After understanding the story at a more deeper level, I concluded that I will not be able to do justice to the story through my present screen writing skills. The story is too visually dynamic, to show the contrasts between the past and present state of Amaravati, the geography of the town and the flood destroying it, is very challenging. Also the story had very few dialogues which makes it very difficult to express the inner feelings and the hundreds of years of caste dynamics through pictures.

Hypothetically speaking, even if I was able to write it, it would be too high budgeted to make a short film out of it.

So I decided to write some thing of my own as a continuation to this story, sort of a prologue to ‘Varada’. This screenplay consists of three pages and can be made with minimal resources and takes. Also I changed the destructive element from a flood(varada) to a cyclone(toophanu).

The Cyclone


M V Teja Chilamakuri

Int. Under the Gopuram(of a small temple) – Night


An ancient looking, dark and damp room under a small temple’s ‘Gopuram’. Outside of it, the retreating cyclone’s rain is lashing at the tarpaulin/cloth that is being tied up by SUBBAIAH to keep out the rain.


The young wife of Subbhaiah, LAKSHMAMMA– a short and thin women, who has a slight bend in her spine because of constantly bowing down to the ‘masters'(upper castes) who visit the temple, is sitting on a dirty rug on the floor inside the small Gopuram hall. She is trying to soothe her child who is terrified and crying incessantly. The rain is lashing heavily with ghoulish fervour, with frequent thunders.

In the background, Subbhaiah is covering the side of ‘Gopurm’ hall that opens in to the main temple, with a cloth. The other side is closed by temple doors. The rain & wind are making it hard to tie it. Subbaiah’s face looks calm even as his wet hands are working hard.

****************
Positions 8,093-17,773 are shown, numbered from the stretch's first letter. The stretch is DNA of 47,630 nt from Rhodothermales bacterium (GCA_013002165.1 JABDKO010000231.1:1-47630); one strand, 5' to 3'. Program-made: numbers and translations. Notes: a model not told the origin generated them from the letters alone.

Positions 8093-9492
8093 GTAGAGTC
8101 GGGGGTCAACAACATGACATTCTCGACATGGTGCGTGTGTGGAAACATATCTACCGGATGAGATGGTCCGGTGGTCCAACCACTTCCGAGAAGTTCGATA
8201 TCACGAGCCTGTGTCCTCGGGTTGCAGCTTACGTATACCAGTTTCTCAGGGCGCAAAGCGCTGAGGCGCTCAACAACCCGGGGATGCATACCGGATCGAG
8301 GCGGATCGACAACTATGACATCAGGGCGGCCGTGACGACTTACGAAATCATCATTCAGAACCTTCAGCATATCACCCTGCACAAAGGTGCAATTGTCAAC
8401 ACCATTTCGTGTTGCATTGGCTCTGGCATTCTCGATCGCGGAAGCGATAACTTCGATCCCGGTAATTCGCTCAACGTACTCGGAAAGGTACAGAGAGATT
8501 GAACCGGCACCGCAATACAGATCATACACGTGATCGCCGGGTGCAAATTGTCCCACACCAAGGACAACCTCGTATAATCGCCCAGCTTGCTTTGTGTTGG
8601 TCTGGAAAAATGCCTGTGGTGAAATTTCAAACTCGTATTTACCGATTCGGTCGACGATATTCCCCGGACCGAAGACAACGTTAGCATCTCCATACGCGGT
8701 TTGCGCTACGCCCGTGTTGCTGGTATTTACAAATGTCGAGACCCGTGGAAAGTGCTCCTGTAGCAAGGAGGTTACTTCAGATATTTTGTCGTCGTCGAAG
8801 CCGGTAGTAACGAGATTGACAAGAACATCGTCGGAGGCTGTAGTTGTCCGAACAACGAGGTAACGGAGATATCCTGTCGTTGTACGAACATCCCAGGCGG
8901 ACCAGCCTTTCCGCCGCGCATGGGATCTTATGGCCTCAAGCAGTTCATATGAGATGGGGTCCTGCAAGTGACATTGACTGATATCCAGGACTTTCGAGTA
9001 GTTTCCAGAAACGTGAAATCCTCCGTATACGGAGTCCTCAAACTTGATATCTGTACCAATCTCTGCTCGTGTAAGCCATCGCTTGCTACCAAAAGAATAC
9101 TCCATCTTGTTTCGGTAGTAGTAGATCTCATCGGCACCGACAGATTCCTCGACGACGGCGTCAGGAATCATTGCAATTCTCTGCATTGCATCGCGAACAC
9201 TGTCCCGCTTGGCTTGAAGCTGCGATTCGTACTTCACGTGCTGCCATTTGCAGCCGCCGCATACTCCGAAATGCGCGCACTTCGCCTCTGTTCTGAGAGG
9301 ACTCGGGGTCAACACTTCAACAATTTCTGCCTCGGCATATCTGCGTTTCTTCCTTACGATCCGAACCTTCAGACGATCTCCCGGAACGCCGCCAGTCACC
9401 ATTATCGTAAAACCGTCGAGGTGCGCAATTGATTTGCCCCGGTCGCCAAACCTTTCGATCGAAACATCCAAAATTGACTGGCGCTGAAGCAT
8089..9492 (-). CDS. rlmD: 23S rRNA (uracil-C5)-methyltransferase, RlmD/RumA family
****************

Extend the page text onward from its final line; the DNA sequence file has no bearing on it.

Pilladu edupu aapatledu, em seyyalu teliyatledu(Eng: The Child is crying uncontrollably, I do not know what to do)


Lakshmamma’s voice gets drowned in a thunder, Subbhaiah does not reply as he is busy providing the child and its mother a protective shield against the rain.


Lakshamamma presses the child in to her bossom to keep it warm and rocks it gently.


Pantulu garu nee chetha nayyi veyinchukunnarantaga…andharu dani gurinche matladukuntunnaru(Is it true that Pantulu master had asked you to serve him ‘Ghee’ with your own hands? Every one is talking about it)

Avune, Pantulu garu entha manchoro. Nacheta veyinchukoni, emannarante, Nenu vesina gani, inkevaro vesina gani nayyi nayye kada ani annaru. Mahanubhavudu.(Yes, Panthulu master is a very good person. He said that it doesn’t matter if its me or any other person who serves, the Ghee remains the same. Such a great person).


Entha manchi mata chepparo! (His words are full of wisdom!


Lakshmamma’s face looks more hopeful


Mari mari maava, manam kuda garba gudi lopala padukuntamani adagochu kada?(Dear, then why don’t you ask him if we could also sleep inside the main temple area(more protected)?


Nenu bhayapaduthu adi adiganu Pantulu garni. Adi aacharam ki vyatirekam, thana chetullo emi ledu, avvadu ani anesaru(With fear, I asked about this with the Panthulu master. He said that it goes against the ‘tradition’ and the matter is not in his hands and so he said no)


Kanisam pillodinaina?(Atleast the child?)